Israel signs accords with UAE, Bahrain

On Tuesday, the UAE and Bahrain became the third and fourth Arab states to normalize ties with Israel, following Egypt in 1979 and Jordan in 1994.

WASHINGTON DC (Kurdistan 24) – On Tuesday, the United Arab Emirates (UAE) and Bahrain became the third and fourth Arab states to normalize ties with Israel, following Egypt in 1979 and Jordan in 1994.

Bahrain and the UAE are small states. Less than two million people live in Bahrain, and while the UAE has a population of nine million, only one million are native Emiratis.

But Riyadh’s shadow hangs over the agreements. The island nation of Bahrain, linked by a causeway to Saudi Arabia since the mid-1980s, would not have taken such a step without the tacit approval of its bigger neighbor.

Indeed, when US President Donald Trump was asked, if he thought Saudi Arabia would join the accords, he replied, “I do.”

“I spoke with the King of Saudi Arabia,” Trump continued. “At the right time, I do think they will come in.”

In any case, Riyadh has contributed to the normalization of Arab ties with Jerusalem by opening its airspace to Israeli commercial flights, and Israel has done the same regarding Saudi commercial flights.

For Israel, the Saudi opening will shave several hours off all of its commercial flights to the east. As Jared Kushner, Trump’s son-in-law and Senior Advisor, told reporters last week, “That will save people a lot of time. That knocks down a barrier that’s been up for 72 years.”

For the Arab parties, including Saudi Arabia, the deal means a strengthening of ties with Washington. The UAE expects to receive the F-35, America’s most advanced fighter jet. Turkey was supposed to buy 100 planes, but after it began to take possession of the Russian air defense, the S-400, it was removed from the program. Quite possibly, the UAE will end up as the purchaser of those planes.

Additionally, the notion developed in the 1990s that a new kind of terrorism had emerged. It was said to be different from earlier terrorism, which the US generally considered to be state-sponsored terrorism, a form of proxy war.

The new terrorism, it was said, rarely, if ever, involved state sponsorship. It was said to be a matter of ideology: Islamic extremism. The Israelis were actually the ones who came up with the concept, and they called it the “global jihad.”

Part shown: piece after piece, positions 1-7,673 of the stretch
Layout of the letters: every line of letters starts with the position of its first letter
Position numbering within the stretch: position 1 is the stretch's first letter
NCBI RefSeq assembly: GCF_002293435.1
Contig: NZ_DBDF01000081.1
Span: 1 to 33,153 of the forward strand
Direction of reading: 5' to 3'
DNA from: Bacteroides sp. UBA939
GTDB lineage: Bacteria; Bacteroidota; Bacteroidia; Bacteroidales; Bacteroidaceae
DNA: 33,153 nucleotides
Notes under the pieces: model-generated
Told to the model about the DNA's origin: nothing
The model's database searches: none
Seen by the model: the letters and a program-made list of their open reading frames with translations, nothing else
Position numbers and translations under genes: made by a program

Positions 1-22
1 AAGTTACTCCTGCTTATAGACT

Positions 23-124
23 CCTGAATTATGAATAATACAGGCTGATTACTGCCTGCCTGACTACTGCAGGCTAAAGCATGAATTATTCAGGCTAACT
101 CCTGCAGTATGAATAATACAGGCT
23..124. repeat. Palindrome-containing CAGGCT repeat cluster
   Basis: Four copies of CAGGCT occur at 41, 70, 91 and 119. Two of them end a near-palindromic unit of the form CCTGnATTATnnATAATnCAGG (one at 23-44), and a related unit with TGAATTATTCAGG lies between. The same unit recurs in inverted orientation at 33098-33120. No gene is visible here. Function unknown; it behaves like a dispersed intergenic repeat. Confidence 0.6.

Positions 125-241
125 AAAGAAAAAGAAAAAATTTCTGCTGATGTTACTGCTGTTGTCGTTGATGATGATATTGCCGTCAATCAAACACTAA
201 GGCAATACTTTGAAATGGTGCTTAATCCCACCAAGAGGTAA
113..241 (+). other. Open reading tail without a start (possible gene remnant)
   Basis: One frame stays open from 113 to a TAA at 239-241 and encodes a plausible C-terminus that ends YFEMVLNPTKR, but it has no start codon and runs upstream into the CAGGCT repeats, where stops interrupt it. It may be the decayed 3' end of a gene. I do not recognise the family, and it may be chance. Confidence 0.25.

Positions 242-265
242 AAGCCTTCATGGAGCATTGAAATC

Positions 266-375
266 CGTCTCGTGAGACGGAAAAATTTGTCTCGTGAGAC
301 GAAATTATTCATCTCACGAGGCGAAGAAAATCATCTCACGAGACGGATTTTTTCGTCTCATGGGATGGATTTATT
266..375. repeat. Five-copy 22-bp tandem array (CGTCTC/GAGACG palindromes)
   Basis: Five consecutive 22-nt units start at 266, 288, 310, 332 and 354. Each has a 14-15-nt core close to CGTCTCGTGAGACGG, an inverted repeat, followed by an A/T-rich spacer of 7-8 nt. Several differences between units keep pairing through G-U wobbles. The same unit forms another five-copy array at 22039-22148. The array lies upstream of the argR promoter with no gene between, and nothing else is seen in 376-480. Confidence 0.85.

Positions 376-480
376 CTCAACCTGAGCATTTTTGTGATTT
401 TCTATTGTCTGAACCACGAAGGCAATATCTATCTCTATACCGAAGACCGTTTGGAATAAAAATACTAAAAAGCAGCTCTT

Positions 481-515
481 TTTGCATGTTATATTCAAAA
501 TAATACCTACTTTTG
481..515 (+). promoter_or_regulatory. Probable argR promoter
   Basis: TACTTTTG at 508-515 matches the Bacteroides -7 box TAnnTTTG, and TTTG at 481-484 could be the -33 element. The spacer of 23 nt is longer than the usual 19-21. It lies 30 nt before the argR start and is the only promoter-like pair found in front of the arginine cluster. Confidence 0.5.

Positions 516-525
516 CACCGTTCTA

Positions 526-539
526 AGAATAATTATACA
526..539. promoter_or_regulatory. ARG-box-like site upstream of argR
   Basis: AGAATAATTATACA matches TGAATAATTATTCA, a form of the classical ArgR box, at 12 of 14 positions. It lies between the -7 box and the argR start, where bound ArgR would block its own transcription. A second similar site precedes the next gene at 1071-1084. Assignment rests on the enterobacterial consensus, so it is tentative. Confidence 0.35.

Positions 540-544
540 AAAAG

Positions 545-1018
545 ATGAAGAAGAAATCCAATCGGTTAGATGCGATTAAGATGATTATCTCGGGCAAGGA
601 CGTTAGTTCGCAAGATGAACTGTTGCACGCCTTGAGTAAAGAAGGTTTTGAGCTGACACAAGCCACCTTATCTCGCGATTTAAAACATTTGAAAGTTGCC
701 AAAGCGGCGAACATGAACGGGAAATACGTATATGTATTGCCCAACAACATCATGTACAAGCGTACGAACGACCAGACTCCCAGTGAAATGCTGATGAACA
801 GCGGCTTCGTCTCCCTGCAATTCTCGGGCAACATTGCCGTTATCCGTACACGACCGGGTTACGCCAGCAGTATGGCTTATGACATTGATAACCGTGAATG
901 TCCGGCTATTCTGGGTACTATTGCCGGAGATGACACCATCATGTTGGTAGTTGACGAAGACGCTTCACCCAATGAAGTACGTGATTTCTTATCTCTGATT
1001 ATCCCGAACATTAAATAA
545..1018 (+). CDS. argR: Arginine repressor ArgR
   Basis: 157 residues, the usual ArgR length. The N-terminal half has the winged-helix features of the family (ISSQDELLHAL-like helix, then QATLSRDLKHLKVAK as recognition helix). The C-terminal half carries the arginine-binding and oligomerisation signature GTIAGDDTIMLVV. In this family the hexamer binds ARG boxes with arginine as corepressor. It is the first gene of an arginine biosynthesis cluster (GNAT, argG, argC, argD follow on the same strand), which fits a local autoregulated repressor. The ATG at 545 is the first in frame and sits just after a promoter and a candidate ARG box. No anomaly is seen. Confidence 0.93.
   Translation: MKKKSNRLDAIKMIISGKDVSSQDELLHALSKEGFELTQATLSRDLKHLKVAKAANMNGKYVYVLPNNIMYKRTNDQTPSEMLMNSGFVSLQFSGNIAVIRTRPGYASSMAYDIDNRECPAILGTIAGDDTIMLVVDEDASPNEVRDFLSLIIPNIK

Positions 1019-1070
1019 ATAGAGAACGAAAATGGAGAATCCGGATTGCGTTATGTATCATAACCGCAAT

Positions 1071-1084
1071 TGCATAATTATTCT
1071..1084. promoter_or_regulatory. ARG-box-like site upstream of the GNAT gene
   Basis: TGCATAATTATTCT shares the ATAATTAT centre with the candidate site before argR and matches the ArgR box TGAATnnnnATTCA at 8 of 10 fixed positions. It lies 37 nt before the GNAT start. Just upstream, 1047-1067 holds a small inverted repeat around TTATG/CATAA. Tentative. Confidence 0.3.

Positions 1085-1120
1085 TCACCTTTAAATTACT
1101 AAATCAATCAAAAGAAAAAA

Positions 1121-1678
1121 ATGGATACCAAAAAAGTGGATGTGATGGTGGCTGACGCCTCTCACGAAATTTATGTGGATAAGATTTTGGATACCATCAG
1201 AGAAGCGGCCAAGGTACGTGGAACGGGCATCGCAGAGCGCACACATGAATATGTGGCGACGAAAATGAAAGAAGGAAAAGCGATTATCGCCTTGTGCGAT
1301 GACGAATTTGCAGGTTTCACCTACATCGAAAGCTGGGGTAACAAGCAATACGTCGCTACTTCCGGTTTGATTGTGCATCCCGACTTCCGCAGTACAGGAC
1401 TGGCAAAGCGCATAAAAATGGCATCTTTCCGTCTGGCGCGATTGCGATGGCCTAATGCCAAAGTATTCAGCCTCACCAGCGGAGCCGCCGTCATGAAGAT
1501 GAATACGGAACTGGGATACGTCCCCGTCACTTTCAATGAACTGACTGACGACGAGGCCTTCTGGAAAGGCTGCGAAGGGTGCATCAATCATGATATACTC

Whether all such terrorism lacked state sponsorship, including even the biggest attacks—like the 1993 bombing of New York’s World Trade Center, which aimed to bring down the towers or the 9/11 assaults, which actually did—is debatable.

Read More: Revisiting Ramzi Yousef’s terrorism: World Trade Center bombing and Philippines plane bombing plot

But that perspective was adopted by elements in the US, including within the pro-Israeli community. The Saudis came to be seen as a major source of anti-American and anti-Israeli sentiment in the Middle East, if not actually sponsors of terrorism, including the 9/11 attacks. That view, however, is likely to fade, with the “Abraham Accords,” as the agreements on the normalization of Israel’s ties with Bahrain and the UAE are called.

Indeed, the emphasis on a shared heritage among Judaism, Christianity, and Islam—as implied in the phrase, “Abraham Accords”—stands in opposition to earlier attempts by some people and groups to whip up anti-Muslim sentiment in the US and elsewhere.

Arab countries generally have said little, at least so far, about the agreements, neither offering public support nor criticism. One exception is Oman, another Gulf Arab state. On Sunday, the Omani government issued a statement affirming that it “hopes this new strategic path” will “contribute to bringing about a peace based on an end to the Israeli occupation of Palestinian lands and on establishing an independent Palestinian state with East Jerusalem as its capital.”

Regional Opposition

The agreements are prompted, in significant part, by a shared hostility to Iran, and Iran has opposed them. “The oppressed and right-seeking people of Palestine and the free Muslims in the world will never approve of normalization of relations with the usurping and lawless Israeli regime,” Iran’s Foreign Ministry said in a statement issued on Saturday.

Turkey’s Foreign Ministry has similarly condemned the accords, saying they will “further encourage Israel to continue illegitimate practices toward Palestine and its efforts to make the occupation of Palestinian lands permanent.”

And as would be expected, the Palestinians have also criticized them, denouncing them as a “stab in the back,” and in a pre-dawn attack on Wednesday morning, 13 rockets were fired at southern Israel from Gaza. The Israeli Air Force responded by hitting some 10 Hamas targets there.

Thinking Outside the Box

It is a well-known axiom that if you approach a long-standing problem in the same way that it has been approached before, by others before, you are likely to end up with the same failed result.

As the renowned physicist, Albert Einstein, put it, “Insanity is doing the same thing over and over again and expecting different results.”

Over many decades, the US has spent enormous time and energy in the effort to promote peace between Israel and the Arabs. The results have been very limited.

But the Trump administration did some innovative thinking and succeeded in achieving the first concrete results in over a quarter of a century.

“We went in the back door, but I call it going in the very smart door,” is how Trump put it on Tuesday. He claimed that the Palestinians would join the diplomacy “at the right time.”

Whether that will actually happen remains to be seen, but in the meanwhile, Trump has achieved an important breakthrough that has eluded his predecessors.

Editing by Karzan Sulaivany